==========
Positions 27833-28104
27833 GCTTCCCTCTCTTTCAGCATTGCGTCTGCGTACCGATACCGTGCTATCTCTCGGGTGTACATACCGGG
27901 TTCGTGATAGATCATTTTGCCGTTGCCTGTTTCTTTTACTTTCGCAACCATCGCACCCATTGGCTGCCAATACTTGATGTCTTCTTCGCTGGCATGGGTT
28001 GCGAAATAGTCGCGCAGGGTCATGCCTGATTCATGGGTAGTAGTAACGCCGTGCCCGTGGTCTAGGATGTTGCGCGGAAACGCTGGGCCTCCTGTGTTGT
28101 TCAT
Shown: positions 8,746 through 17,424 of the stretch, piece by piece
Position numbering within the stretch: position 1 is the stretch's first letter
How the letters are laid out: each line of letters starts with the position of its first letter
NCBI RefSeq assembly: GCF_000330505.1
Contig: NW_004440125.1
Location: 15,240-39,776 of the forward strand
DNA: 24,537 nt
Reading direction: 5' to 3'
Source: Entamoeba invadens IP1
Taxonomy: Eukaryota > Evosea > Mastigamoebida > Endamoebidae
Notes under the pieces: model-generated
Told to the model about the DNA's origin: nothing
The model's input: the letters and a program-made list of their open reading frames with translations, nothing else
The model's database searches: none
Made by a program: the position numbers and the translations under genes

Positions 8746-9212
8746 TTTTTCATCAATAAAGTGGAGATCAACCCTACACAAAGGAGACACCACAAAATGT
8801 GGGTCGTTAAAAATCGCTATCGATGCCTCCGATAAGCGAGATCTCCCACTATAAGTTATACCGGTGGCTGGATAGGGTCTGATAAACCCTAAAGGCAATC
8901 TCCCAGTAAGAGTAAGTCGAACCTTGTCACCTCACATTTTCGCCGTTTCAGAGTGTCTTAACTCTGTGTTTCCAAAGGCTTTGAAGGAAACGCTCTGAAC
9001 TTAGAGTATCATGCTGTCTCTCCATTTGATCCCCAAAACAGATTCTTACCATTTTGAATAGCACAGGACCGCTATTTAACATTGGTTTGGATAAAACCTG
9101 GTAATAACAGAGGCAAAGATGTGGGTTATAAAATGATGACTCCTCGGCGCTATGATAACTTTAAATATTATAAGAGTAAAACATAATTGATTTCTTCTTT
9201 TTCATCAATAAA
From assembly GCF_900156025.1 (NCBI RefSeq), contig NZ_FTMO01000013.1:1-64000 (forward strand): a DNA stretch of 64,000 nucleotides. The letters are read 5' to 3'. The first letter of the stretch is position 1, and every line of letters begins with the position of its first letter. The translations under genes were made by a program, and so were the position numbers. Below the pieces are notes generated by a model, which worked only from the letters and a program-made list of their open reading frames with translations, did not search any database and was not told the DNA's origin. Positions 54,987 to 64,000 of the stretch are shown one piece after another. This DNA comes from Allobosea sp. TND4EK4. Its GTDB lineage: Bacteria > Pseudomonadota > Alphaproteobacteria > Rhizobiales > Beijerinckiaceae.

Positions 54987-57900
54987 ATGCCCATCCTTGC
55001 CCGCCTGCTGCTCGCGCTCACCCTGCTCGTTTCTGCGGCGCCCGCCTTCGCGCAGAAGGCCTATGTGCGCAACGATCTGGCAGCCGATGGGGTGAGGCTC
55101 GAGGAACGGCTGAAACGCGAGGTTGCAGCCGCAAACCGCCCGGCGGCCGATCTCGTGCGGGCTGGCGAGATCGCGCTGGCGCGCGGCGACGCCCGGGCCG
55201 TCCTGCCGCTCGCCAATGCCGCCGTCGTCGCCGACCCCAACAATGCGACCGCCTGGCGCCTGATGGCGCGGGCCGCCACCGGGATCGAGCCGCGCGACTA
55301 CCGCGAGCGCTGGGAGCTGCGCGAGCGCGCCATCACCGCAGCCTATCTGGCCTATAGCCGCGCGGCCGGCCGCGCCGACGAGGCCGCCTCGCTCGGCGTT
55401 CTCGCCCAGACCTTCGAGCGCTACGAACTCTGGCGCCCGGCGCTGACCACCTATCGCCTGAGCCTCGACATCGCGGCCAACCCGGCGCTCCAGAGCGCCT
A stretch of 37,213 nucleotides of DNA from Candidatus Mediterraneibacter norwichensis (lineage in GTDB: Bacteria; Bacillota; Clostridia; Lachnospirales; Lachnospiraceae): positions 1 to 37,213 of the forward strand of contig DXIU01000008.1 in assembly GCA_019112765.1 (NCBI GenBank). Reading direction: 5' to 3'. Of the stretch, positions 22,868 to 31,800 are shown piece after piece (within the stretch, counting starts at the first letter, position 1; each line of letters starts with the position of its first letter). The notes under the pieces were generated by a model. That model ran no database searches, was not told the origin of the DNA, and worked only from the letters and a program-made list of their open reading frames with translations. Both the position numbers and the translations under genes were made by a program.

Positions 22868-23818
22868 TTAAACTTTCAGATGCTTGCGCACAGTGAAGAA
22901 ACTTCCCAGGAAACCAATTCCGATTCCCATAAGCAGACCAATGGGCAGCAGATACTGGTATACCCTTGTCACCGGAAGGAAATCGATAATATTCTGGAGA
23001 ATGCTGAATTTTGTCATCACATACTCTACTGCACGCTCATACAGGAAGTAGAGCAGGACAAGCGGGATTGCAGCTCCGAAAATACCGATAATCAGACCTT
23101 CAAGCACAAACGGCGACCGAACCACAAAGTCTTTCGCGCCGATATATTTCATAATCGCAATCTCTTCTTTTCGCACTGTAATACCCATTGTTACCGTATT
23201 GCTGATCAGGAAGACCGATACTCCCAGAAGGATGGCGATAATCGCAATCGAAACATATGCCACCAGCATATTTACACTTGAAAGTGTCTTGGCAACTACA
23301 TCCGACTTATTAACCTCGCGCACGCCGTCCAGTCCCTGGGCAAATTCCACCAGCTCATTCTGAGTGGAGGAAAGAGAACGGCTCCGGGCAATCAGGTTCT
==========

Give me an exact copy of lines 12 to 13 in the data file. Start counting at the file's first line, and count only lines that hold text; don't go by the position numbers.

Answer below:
DNA: 24,537 nt
Reading direction: 5' to 3'